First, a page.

The City of El Cerrito actually has an ordinance requiring certain businesses to install security cameras inside their premises. That ordinance does not apply to outside cameras, at least not yet. The city passed the law years ago after two high profile robberies that ended up in murders.
"We were the victims of a robbery and my husband was killed in this place in front of me," Silvia Figueroa said.
Figueroa witnessed her husband's murder seven years ago when a robber shot him to death at the Red Onion Restaurant. They had just bought the business the month before.
At the time, there were no security cameras which could have helped police identify the killer. Today, there are four cameras here.
"I feel safer, of course, and not only me," Silvia said. "My customers, the clients feel really safe about it."
Because of this murder and that of a convenience store clerk at a gas station prompted the city of El Cerrito to pass an ordinance in 2007 requiring merchants to install cameras in businesses most likely to become the targets of criminals. They include liquor stores, gun shops, check cashing services, convenience stores, fast food restaurants, and shopping centers.
In the convenience store murder there was a security camera that provided a close up of the killer. But Captain Mike Regan says the quality was so bad it was no help to police.
"As it turned out, the date stamp was directly across the suspect's features as they walked out the store," Regan said.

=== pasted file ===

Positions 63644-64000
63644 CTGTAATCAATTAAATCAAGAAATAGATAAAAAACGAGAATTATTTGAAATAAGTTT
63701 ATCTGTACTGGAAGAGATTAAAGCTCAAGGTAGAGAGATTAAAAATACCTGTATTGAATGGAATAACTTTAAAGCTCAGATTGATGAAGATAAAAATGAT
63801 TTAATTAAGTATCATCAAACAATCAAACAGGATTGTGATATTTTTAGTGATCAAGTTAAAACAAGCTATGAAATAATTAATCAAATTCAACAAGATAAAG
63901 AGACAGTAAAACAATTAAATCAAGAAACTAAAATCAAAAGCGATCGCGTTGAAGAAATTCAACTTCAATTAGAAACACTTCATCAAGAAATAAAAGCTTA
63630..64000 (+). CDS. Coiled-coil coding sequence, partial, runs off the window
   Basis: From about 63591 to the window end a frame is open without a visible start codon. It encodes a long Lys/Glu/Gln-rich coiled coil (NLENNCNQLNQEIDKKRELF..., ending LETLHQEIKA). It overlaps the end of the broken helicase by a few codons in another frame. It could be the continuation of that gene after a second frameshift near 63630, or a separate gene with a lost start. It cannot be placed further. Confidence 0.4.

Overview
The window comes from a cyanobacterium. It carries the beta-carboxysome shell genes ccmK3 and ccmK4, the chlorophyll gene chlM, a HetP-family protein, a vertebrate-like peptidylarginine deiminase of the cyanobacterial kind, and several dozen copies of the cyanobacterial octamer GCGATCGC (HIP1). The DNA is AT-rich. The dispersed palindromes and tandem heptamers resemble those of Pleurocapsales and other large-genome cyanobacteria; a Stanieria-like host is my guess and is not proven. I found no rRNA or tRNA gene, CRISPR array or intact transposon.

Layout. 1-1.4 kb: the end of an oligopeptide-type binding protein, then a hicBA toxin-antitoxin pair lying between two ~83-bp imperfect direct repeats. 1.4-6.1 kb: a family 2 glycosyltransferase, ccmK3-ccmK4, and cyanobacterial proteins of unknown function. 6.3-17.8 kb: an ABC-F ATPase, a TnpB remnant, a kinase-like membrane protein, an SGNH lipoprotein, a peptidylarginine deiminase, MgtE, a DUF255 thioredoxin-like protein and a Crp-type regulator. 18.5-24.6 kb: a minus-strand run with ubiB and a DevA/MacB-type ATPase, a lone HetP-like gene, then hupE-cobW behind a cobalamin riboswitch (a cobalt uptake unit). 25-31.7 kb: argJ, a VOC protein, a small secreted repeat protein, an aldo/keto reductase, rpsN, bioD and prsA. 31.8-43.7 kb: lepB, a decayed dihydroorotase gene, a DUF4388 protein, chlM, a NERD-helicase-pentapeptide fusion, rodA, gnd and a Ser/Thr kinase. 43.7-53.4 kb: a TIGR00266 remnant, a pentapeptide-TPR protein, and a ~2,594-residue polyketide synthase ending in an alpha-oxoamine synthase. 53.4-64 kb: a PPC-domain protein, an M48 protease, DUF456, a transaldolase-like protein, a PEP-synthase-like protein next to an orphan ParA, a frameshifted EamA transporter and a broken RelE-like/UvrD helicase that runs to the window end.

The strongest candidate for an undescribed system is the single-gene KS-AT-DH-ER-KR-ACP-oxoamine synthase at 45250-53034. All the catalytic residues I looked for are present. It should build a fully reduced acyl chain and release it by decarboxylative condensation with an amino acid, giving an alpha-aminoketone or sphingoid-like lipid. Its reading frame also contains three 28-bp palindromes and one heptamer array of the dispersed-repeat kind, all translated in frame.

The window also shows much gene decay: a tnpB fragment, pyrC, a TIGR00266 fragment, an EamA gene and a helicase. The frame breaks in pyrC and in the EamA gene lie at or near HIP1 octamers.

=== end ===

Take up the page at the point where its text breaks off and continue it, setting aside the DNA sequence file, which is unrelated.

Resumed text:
The city's ordinance goes further than just requiring businesses to install cameras. It also covers other aspects of the surveillance systems.
"The location of the cameras, the viewpoint of the cameras, the quality of the cameras themselves," Regan said.
Today, more than a hundred businesses in El Cerrito have high quality digital cameras. The city even gave loans to merchants to help buy the systems on terms too good to pass.
"Every time they successfully passed their yearly inspection, a portion of their loan was forgiven," Regan said.
Residents we spoke with said the Boston bombings took away any doubts they may have had about the presence of cameras.
"But it also is kinda one of those necessary things," El Cerrito resident Ari Freedman said. "If we didn't have cameras, how would we know who did what?"
Police tell me that in the past they've had many calls from other cities wanting to know about their program, calls as far away as Philadelphia. And now, in the aftermath of Boston, they'll probably receive more.